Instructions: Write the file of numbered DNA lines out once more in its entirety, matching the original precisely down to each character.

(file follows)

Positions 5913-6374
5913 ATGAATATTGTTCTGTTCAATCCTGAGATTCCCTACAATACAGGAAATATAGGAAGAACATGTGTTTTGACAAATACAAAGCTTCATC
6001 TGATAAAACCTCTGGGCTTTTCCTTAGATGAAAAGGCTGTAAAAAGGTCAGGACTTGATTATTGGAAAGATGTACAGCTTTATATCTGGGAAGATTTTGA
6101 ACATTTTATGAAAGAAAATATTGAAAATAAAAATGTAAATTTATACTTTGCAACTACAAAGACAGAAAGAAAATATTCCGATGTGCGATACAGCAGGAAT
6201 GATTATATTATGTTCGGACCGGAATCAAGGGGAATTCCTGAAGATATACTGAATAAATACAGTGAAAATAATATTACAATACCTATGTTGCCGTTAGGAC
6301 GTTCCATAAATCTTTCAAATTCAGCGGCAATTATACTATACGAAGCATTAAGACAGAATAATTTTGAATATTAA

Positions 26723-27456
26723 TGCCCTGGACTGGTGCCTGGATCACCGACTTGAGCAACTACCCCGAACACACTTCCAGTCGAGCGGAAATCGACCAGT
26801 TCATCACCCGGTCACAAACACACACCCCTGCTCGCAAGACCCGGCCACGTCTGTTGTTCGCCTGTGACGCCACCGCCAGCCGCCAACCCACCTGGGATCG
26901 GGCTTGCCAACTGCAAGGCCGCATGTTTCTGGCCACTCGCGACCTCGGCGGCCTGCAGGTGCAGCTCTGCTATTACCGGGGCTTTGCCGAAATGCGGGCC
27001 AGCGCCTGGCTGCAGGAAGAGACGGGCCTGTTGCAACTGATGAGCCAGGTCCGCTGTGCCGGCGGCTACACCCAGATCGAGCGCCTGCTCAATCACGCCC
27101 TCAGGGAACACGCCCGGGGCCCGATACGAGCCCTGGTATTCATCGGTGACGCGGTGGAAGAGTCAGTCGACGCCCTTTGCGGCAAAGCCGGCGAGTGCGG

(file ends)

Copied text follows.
Positions 5913-6374
5913 ATGAATATTGTTCTGTTCAATCCTGAGATTCCCTACAATACAGGAAATATAGGAAGAACATGTGTTTTGACAAATACAAAGCTTCATC
6001 TGATAAAACCTCTGGGCTTTTCCTTAGATGAAAAGGCTGTAAAAAGGTCAGGACTTGATTATTGGAAAGATGTACAGCTTTATATCTGGGAAGATTTTGA
6101 ACATTTTATGAAAGAAAATATTGAAAATAAAAATGTAAATTTATACTTTGCAACTACAAAGACAGAAAGAAAATATTCCGATGTGCGATACAGCAGGAAT
6201 GATTATATTATGTTCGGACCGGAATCAAGGGGAATTCCTGAAGATATACTGAATAAATACAGTGAAAATAATATTACAATACCTATGTTGCCGTTAGGAC
6301 GTTCCATAAATCTTTCAAATTCAGCGGCAATTATACTATACGAAGCATTAAGACAGAATAATTTTGAATATTAA

Positions 26723-27456
26723 TGCCCTGGACTGGTGCCTGGATCACCGACTTGAGCAACTACCCCGAACACACTTCCAGTCGAGCGGAAATCGACCAGT
26801 TCATCACCCGGTCACAAACACACACCCCTGCTCGCAAGACCCGGCCACGTCTGTTGTTCGCCTGTGACGCCACCGCCAGCCGCCAACCCACCTGGGATCG
26901 GGCTTGCCAACTGCAAGGCCGCATGTTTCTGGCCACTCGCGACCTCGGCGGCCTGCAGGTGCAGCTCTGCTATTACCGGGGCTTTGCCGAAATGCGGGCC
27001 AGCGCCTGGCTGCAGGAAGAGACGGGCCTGTTGCAACTGATGAGCCAGGTCCGCTGTGCCGGCGGCTACACCCAGATCGAGCGCCTGCTCAATCACGCCC
27101 TCAGGGAACACGCCCGGGGCCCGATACGAGCCCTGGTATTCATCGGTGACGCGGTGGAAGAGTCAGTCGACGCCCTTTGCGGCAAAGCCGGCGAGTGCGG